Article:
Despite its breakthrough potential to improve the lives of humans and the state of our environment, genetic engineering comes with a major obstacle: Altered genes could unintentionally breed with their natural counterparts and release novel genes into the wild.
This scenario may be preventable, thanks to researchers at the University of Minnesota’s BioTechnology Institute, who have pioneered a technology called “synthetic incompatibility.” The approach, in a sense, makes engineered organisms a separate species, which in turn are unable to interbreed with their wild or domesticated relatives.
“Our approach is expected to work in virtually any sexually reproducing organism without changing how they are normally grown,” said Michael Smanski, an assistant professor in the U’s College of Biological Sciences, who led the study. It was published in October in the journal Nature Communications.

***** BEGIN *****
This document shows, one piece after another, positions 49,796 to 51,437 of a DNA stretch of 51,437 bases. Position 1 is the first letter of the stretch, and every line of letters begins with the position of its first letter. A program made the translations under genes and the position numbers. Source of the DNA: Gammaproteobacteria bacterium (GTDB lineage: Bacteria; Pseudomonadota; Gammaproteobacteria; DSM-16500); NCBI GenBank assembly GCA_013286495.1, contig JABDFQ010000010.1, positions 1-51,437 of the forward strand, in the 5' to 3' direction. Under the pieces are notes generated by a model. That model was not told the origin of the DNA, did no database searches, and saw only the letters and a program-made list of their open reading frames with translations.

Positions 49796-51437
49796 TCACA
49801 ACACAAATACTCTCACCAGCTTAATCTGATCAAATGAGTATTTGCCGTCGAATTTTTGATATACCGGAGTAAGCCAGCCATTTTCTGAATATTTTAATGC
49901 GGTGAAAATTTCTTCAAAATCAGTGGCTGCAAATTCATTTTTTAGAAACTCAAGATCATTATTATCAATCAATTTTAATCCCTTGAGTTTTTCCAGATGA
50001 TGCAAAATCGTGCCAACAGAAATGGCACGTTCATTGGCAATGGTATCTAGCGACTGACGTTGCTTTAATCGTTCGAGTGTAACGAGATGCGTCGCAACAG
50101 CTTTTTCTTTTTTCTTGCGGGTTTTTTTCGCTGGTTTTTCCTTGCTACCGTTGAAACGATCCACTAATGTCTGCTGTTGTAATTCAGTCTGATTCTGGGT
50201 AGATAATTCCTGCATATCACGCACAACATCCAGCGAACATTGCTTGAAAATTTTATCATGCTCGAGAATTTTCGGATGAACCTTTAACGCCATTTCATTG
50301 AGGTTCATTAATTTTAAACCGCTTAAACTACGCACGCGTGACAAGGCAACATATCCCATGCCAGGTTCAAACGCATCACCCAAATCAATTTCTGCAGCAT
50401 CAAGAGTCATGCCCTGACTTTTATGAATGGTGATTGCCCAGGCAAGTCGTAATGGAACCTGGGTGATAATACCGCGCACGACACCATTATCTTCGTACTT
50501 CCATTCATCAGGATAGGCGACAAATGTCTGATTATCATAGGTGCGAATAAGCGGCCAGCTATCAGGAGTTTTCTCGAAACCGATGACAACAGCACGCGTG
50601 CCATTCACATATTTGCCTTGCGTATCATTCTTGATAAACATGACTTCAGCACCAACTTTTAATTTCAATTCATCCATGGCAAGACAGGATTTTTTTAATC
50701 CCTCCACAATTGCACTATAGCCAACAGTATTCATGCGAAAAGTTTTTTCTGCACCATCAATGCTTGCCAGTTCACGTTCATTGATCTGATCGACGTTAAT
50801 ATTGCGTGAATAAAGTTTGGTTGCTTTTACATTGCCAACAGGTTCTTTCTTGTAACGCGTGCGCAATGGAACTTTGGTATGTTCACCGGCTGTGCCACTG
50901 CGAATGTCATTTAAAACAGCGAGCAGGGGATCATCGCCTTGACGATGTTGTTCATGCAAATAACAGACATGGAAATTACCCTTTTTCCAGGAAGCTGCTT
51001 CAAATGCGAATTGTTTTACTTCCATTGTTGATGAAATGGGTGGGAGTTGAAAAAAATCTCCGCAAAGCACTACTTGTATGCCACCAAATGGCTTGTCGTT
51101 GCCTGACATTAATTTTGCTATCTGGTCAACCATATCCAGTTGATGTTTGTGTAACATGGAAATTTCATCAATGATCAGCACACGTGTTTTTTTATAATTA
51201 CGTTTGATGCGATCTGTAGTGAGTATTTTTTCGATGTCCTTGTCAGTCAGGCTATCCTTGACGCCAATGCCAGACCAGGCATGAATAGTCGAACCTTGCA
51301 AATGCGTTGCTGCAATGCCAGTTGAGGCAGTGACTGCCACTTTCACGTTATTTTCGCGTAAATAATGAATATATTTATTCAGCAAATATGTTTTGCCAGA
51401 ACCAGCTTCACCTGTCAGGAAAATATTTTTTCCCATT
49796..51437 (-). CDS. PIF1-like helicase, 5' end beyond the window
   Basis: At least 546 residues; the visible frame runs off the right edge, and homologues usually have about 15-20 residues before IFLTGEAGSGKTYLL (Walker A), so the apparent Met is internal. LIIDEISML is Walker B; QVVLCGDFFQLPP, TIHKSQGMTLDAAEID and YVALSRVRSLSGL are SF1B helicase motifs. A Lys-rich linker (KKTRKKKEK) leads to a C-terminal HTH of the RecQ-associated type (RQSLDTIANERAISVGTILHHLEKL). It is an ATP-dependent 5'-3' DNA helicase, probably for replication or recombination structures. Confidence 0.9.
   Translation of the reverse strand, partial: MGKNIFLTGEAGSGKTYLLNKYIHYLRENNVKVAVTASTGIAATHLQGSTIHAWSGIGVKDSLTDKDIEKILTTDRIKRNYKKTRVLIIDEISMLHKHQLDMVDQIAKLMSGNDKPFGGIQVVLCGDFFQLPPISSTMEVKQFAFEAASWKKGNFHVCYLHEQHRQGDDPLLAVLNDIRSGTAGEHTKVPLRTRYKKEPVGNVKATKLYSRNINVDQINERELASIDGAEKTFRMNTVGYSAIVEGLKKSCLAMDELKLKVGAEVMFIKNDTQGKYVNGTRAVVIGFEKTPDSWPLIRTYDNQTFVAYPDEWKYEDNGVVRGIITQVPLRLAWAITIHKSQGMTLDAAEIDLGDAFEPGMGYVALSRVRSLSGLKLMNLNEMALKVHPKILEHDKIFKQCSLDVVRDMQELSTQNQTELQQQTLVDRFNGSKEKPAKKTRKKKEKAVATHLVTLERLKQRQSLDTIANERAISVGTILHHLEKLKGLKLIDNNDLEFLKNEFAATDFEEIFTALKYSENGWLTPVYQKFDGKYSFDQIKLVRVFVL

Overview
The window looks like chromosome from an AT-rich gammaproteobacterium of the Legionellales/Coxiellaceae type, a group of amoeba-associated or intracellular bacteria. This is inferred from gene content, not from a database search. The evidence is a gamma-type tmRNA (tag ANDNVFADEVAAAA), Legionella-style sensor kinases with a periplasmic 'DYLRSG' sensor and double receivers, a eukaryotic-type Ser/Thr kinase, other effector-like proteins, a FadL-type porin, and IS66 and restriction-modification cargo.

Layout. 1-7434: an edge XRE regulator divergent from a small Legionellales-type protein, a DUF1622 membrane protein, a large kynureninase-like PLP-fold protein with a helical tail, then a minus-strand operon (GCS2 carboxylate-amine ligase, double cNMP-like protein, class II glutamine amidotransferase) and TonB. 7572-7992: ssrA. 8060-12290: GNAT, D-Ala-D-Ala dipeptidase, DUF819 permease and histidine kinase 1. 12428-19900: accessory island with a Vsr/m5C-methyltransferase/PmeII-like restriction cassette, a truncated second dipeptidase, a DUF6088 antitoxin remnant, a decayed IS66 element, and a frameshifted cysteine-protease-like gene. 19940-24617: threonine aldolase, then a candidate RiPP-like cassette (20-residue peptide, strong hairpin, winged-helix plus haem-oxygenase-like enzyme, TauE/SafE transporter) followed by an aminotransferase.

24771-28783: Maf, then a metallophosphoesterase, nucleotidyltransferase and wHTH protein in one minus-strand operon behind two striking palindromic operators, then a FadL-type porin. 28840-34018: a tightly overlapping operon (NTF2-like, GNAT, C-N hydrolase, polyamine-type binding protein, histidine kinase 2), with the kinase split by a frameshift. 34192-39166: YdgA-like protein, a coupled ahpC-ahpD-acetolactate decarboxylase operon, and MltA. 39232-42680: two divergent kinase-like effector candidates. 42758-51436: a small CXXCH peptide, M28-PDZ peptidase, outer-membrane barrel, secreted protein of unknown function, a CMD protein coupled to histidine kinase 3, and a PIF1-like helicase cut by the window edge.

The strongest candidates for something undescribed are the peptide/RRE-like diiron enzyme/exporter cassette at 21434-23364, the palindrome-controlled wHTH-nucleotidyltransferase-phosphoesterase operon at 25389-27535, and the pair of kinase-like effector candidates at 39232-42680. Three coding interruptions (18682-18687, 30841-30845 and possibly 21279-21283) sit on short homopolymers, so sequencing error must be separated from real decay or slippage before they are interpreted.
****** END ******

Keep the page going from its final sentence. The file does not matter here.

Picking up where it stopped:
Experts say synthetic incompatibility could be used to control invasive species, crop pests, and disease-carrying insects, as well as prevent altered genes from escaping from genetically modified crops into other plant populations. The technology may make it possible to increase the use of crops for medication, food, feed, and fuel, and raises hopes that genetic engineering may prove useful in efforts ranging from controlling Asian carp in North America to battling disease-carrying mosquitoes throughout the world.